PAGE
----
The NAPCH develops and implements annual safeguarding plans for intangible cultural heritage. The key points of the 2014 plan were: improving the safeguarding mechanism at all levels; capacity-building of local experts in its management; capacity-building for transmission; and assistance for its promotion and dissemination in local areas. Scientific research is conducted by the Korean National Heritage Preservation Agency and the National Heritage Information Technology Exchange Agency in close cooperation with other scientific research institutions in many different social fields including education, culture and arts, sports, public health, national costume, traditional cuisine and handicrafts. Access to such research findings is restricted to respect customary rules governing access to specific aspects of an element and its use by others must be strictly based on the prior consent of communities concerned.
Raising awareness among the public in order to promote social interest and the widest possible participation of people is an important safeguarding objective. The media, as required by the aforementioned law, regularly introduces elements of intangible cultural heritage and the NAPCH promotes the presentation and dissemination of issues related to safeguarding, including its social and cultural functions and viability, through the media. The NAPCH also provides active assistance for organising exhibitions, festivals, shows and artistic performances, such as the ‘National Traditional Art Festival’, the ‘National Traditional Food Festival’, the ‘Traditional Costumes Show’ and the ‘Grand Bull Prize National Ssirum Contest’ held annually on the occasion of ‘Chusok’ (Harvest Moon Day). Experts including tradition bearers, practitioners, professors and researchers also deliver lectures on intangible cultural heritage at the Grand People’s Study House, other institutions and enterprises, and also online-lectures.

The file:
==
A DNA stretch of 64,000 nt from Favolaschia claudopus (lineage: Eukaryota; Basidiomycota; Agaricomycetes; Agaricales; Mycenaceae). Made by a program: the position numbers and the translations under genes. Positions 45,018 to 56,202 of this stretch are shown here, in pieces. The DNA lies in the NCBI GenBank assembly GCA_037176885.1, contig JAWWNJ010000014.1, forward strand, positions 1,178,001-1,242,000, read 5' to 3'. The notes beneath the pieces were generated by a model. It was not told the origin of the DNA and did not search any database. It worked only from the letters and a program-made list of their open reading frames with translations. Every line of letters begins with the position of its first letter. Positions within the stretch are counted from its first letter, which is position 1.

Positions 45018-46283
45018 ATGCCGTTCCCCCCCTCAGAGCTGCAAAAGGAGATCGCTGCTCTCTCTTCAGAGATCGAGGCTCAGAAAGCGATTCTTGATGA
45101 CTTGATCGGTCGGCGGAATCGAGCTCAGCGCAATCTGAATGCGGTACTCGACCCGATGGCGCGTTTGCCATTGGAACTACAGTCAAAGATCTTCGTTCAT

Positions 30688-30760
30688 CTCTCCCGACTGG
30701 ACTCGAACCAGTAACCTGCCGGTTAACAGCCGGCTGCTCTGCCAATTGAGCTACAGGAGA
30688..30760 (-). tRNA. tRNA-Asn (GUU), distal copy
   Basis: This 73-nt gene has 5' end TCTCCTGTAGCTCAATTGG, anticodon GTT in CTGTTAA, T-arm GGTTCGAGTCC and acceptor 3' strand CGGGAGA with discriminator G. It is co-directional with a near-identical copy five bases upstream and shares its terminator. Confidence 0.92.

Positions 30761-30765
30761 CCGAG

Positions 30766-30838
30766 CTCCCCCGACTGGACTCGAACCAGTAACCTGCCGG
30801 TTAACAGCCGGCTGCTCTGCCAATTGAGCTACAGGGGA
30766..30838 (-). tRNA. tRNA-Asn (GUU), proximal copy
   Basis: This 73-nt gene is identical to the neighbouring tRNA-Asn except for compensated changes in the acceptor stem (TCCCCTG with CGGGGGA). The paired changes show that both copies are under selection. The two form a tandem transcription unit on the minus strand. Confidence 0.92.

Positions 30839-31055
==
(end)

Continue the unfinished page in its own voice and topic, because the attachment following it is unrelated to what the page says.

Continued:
Educational programmes aimed at ensuring better understanding of intangible cultural heritage is provided in educational institutions at all levels, with relevant courses introduced into primary, junior and senior middle schools. In universities, teaching and research in folklore and history includes lectures on intangible cultural heritage in order to train experts in this heritage. Universities also integrate different aspects of related elements into their curricula, including their concept and origin, specification and transmission, social and cultural functions and safeguarding. Regional training courses are held for the general public at national and local levels while non-formal transmission is mostly carried out by tradition bearers. State authorities attempt to combine non-formal means of transmission with formal ones through involving research and educational institutions with individual experts at all levels.
All forms of media and educational programmes combine intangible cultural heritage with natural spaces and places of memories as the cultural spaces in which this heritage exists as a living heritage in order to protect both aspects. This is reinforced, for example, through traditional artistic performances in rural areas and in the biennial ‘April Spring People’s Art Festival’.
In terms of bilateral, sub-regional, regional and international cooperation, since its ratification of the 2003 Convention the Democratic People’s Republic of Korea hosted two rounds of capacity-building activities in 2009 and 2012 under UNESCO’s capacity-building strategy. These workshops marked an important occasion in promoting the safeguarding of intangible cultural heritage and building up experience and expertise in the Democratic People’s Republic of Korea for the effective implementation of the 2003 Convention.
The element Arirang folk song in the Democratic People’s Republic of Korea has been inscribed in November 2014 on the Representative List and Democratic People’s Republic of Korea will have to report on it in its next report.